Mazda will no longer sell the diesel-powered CX-5 in the U.S., as first reported by CNET.
The 2.2-liter Skyactiv-D diesel engine was offered in the compact crossover for the 2019 model year.
Plans for a Skyactiv-D version of the Mazda 6 sedan have also been dropped.
Mazda's long diesel saga is over. The company confirmed to C/D that it is dropping the Skyactiv-D turbodiesel from its U.S. lineup due to low consumer demand, meaning that this engine will no longer be offered in the CX-5 crossover. Plans for the Mazda 6 Skyactiv-D have also been dropped.
The CX-5 Skyactiv-D finally went on sale in the U.S. for the 2019 model year after many years of ups and downs regarding Mazda's diesel plans and the emissions certification process. We tested a 2019 CX-5 diesel and achieved a 34-mpg result in our 75-mph highway fuel economy test, better than its EPA estimate. But the 168-horsepower diesel inline-four was priced significantly higher than the CX-5's more powerful gasoline engines, and did not find a large audience. The CX-5 diesel is not listed on the EPA site for either the 2020 or 2021 model years.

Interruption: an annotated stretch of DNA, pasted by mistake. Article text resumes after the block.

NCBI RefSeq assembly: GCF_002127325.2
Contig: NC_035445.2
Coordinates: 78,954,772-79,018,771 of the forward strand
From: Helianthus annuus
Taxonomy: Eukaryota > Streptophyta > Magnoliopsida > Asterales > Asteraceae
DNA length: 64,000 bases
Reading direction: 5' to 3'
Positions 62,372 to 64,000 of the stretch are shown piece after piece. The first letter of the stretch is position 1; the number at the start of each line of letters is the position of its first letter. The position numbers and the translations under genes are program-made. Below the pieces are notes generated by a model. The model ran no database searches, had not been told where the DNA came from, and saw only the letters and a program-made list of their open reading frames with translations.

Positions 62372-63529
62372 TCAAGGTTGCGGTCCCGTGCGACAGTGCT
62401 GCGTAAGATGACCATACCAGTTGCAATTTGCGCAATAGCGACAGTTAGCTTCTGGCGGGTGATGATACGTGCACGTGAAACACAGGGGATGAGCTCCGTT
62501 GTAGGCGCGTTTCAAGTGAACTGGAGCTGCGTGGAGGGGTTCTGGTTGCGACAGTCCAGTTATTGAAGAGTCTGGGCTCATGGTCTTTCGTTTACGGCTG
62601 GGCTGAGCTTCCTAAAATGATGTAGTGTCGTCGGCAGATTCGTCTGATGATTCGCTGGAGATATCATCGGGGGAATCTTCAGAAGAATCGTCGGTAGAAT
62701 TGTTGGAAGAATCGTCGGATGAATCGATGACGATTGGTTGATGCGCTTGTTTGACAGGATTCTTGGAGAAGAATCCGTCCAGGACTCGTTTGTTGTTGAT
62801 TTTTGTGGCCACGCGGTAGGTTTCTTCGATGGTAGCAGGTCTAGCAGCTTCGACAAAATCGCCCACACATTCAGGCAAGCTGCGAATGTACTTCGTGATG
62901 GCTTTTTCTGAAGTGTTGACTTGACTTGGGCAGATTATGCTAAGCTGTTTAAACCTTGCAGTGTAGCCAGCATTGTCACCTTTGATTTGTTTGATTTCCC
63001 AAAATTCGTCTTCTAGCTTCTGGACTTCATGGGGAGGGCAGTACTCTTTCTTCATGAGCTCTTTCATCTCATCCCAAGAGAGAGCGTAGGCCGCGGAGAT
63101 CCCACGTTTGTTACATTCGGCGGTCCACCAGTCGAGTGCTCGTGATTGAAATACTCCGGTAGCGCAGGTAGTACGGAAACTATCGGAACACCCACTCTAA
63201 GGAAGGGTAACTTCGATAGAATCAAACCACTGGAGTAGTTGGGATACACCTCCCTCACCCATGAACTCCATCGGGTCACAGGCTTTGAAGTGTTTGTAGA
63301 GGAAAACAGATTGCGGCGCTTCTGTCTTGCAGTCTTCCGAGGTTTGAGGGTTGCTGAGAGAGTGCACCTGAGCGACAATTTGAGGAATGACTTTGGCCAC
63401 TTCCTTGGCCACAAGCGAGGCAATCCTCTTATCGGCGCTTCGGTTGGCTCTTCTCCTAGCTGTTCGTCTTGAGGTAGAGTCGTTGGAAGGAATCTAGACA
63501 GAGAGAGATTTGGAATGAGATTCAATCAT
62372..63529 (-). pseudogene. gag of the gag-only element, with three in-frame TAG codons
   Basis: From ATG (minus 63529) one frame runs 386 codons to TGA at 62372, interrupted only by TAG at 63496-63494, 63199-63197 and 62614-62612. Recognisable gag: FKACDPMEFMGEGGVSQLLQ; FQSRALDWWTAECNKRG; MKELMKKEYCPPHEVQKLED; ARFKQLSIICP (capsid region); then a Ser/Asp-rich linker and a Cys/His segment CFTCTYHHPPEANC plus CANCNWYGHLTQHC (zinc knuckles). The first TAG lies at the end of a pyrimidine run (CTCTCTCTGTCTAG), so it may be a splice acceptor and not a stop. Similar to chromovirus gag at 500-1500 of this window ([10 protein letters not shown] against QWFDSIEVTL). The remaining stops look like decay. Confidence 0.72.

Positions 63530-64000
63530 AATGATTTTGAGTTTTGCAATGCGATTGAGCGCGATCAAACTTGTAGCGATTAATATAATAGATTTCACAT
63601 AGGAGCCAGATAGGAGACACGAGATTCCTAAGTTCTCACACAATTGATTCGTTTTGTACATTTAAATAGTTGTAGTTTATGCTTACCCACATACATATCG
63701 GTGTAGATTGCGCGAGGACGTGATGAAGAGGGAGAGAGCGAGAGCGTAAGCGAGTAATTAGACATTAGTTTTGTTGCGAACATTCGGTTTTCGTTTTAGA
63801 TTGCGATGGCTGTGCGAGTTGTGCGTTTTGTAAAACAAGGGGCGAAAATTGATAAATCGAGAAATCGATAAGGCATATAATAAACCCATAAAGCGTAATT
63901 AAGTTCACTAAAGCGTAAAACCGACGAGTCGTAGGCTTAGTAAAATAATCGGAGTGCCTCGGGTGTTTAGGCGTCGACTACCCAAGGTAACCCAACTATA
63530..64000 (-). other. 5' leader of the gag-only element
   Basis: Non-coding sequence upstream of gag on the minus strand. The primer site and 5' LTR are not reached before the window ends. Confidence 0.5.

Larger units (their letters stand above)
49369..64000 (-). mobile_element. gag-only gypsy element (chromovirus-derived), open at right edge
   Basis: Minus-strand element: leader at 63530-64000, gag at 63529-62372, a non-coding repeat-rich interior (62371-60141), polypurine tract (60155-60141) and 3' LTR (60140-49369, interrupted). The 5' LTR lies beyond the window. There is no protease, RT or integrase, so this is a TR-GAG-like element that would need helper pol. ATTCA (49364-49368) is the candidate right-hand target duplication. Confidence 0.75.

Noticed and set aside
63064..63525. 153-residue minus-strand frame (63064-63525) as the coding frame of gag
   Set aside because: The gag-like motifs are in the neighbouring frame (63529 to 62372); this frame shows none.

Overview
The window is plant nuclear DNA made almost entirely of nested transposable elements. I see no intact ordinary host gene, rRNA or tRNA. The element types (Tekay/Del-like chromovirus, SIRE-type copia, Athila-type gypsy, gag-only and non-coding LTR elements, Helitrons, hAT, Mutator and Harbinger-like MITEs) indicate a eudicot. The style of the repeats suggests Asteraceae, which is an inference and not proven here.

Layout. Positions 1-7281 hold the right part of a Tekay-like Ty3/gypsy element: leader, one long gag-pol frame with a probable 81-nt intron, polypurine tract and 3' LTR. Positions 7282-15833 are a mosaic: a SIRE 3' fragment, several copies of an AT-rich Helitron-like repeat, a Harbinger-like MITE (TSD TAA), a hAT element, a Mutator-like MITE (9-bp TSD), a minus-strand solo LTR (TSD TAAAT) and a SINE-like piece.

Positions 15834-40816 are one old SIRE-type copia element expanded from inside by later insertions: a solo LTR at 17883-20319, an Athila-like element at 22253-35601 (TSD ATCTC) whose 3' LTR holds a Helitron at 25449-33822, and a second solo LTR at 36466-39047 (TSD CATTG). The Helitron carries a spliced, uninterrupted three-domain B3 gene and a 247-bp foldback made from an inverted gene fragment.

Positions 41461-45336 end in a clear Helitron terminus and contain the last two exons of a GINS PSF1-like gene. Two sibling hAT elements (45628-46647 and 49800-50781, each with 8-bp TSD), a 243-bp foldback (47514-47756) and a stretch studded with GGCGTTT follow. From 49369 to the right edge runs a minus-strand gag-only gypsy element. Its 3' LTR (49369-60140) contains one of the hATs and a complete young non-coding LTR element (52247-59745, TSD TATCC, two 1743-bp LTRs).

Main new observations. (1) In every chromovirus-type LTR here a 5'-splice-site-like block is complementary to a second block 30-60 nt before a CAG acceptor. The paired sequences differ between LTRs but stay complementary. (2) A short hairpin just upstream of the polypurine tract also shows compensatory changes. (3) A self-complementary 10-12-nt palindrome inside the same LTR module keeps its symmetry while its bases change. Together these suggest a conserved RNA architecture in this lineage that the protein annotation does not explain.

In April 2019, Mazda announced that the Mazda 6 mid-size sedan would also get the Skyactiv-D engine, along with an option for all-wheel drive. That vehicle never materialized, and a page on Mazda's consumer site about the model has now disappeared.
There are now very few diesel-powered cars left for sale in the U.S. In the wake of Volkswagen's dieselgate scandal that broke in 2015, automakers such as BMW, Mercedes-Benz, Chevrolet, and Jaguar pulled their passenger-car diesels from the U.S. market. Several pickup trucks and a SUVs do still offer diesels in America, however, such as FCA's EcoDiesel V-6 found in the Jeep Wrangler and Gladiator and Ram 1500, and GM's Duramax inline-six found in Chevy, GMC, and Cadillac full-size SUVs and pickup trucks.
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